What Does It Mean To Think?

In chapter 2 we ended with a Goethean poetic discussion of the first inkling of the inner arising of thinking. “I can only reply that so far I have not been concerned with the results of scientific research of any kind, but simply to describe what everyone experiences in his/her own consciousness.” “To object that the above discussions have been unscientific would be like quarreling with the reciter of a poem for failing to accompany every line at once with aesthetic criticism.” In chapter 3 we use a method of science --introspective observation-- to analyze the thinking process, which “everyone” may not necessarily experience unless they make the effort.

What does it mean to think? Various views are given in Chapter 3 by observing thought itself. Which views do you agree with?

THINKING MEANS to think about an outer object

3-1 THINKING MEANS to observe things and events, and think about them. There is nothing exceptional about thinking, it is an everyday occurrence,
3-2 THINKING MEANS I am conscious, in the most positive way, that the concept of a thing is formed through my activity (effort).
3-3 THINKING MEANS I am absorbed in the object, my attention is fully turned on it. While my thinking contemplates the object, I pay no heed to my thinking activity.

THINKING MEANS to enter the inner realm of thought (pure thinking takes place in the conceptual realm)

3-4 THINKING MEANS I never observe my current thinking. My thinking contemplation is directed afterward on my past thought.
3-5 THINKING MEANS I observe my past thought processes because I know it more immediately and more intimately than any other process in the world. Just because it is my own creation I know the characteristic features of its course, the manner in which the process, in detail, takes place.
3-6 THINKING MEANS linking thought with thought. In linking thoughts I am guided by the content of the thoughts, not by the material processes in the brain.
3-7 THINKING MEANS I am absolutely certain, for I am the author of my thinking's existence. Whatever other origin it may have in addition, whether it come from God or from elsewhere, of one thing I am sure, that it exists in the sense that I myself produce it. I qualify my existence by the definite and self-sustaining content of my thought-activity.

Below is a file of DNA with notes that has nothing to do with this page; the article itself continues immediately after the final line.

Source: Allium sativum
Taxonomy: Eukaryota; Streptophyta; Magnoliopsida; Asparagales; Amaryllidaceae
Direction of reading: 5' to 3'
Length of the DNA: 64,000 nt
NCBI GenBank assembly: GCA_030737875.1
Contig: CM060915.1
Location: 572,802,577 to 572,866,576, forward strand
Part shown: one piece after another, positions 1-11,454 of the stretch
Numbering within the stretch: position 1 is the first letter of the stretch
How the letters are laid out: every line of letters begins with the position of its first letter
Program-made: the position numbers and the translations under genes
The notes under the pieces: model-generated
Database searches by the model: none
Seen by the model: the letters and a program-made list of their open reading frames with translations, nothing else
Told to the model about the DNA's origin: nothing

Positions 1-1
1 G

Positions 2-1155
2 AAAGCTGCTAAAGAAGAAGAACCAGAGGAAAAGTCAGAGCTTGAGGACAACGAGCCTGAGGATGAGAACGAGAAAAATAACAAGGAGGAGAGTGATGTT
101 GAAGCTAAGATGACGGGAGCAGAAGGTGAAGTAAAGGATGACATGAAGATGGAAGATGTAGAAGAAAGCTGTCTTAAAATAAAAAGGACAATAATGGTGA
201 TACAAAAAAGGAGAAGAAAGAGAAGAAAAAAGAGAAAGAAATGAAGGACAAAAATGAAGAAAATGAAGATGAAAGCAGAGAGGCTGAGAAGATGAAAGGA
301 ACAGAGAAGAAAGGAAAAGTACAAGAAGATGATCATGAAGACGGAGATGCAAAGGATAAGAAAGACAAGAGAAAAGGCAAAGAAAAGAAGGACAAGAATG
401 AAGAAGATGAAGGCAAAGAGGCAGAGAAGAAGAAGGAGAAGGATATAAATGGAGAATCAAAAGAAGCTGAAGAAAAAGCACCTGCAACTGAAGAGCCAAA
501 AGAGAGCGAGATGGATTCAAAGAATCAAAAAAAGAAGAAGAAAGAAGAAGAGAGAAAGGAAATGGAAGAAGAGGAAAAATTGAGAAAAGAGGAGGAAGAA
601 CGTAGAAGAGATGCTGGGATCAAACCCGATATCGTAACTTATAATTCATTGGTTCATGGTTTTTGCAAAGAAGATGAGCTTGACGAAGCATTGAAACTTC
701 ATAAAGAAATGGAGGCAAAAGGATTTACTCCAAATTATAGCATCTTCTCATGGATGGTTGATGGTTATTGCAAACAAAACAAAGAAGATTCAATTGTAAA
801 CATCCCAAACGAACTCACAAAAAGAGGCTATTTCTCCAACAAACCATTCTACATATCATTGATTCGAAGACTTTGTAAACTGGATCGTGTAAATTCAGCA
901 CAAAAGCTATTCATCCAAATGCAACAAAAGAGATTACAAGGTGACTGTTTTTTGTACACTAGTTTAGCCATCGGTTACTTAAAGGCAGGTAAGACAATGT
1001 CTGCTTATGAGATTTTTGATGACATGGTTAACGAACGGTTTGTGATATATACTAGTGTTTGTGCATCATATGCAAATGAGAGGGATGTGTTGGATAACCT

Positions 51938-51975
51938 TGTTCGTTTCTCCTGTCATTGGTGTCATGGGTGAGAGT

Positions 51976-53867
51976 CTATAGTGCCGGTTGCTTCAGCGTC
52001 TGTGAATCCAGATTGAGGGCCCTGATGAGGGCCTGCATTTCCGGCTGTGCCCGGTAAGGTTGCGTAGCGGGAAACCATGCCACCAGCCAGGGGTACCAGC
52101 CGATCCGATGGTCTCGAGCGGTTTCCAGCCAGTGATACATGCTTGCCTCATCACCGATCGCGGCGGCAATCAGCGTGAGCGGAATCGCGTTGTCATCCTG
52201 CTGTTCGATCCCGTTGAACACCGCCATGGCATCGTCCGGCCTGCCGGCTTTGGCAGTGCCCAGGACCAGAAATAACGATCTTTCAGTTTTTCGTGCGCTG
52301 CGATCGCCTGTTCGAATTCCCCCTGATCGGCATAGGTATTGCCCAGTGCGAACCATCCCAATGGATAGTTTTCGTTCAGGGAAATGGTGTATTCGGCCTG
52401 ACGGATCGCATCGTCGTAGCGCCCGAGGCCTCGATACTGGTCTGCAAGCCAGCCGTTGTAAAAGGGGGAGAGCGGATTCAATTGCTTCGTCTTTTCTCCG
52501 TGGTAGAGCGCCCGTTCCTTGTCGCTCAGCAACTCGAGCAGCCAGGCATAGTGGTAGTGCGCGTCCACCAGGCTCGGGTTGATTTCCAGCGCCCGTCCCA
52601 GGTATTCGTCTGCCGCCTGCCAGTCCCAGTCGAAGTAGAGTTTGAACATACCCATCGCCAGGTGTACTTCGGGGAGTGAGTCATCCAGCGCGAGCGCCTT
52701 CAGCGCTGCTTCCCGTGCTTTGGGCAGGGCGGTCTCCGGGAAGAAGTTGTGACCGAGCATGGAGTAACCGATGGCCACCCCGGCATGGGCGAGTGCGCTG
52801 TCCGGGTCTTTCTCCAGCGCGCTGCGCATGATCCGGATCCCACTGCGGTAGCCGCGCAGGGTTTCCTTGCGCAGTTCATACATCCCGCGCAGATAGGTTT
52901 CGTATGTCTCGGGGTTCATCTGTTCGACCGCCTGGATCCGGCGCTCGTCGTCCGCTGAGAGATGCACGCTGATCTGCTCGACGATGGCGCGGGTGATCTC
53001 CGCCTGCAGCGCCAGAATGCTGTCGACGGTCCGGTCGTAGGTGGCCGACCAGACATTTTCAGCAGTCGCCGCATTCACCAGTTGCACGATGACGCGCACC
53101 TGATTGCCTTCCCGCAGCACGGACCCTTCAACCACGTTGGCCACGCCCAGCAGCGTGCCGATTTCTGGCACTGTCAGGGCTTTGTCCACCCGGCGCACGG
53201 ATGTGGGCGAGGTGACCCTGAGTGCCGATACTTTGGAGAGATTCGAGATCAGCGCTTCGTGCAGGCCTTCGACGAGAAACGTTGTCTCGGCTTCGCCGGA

3-8 THINKING MEANS I can remain within the realm of thought. What is hovering in the background is only thought, not something entirely different.
3-9 THINKING MEANS I create thoughts. Then I gain knowledge of what I have created. Were we to refrain from thinking until we had first gained knowledge of it, we would never think at all. We must resolutely think straight ahead, and then afterwards by introspective analysis gain knowledge of our thoughts.
3-10 THINKING MEANS our thoughts are self-supporting and self-subsisting. It is supported through itself, not through something else. Thought can be grasped by thought. The question is whether by thought we can also grasp something other than thought.
3-11 THINKING MEANS we have a firm basis for the understanding the world. But first we must look at thinking in a completely neutral way. Before other things can be understood, thinking must be understood.
3-12 THINKING MEANS we produce thoughts which are facts, and it is meaningless to speak of the truth or falsity of a fact. I can, at most, be in doubt as to whether this thought is rightly applied.

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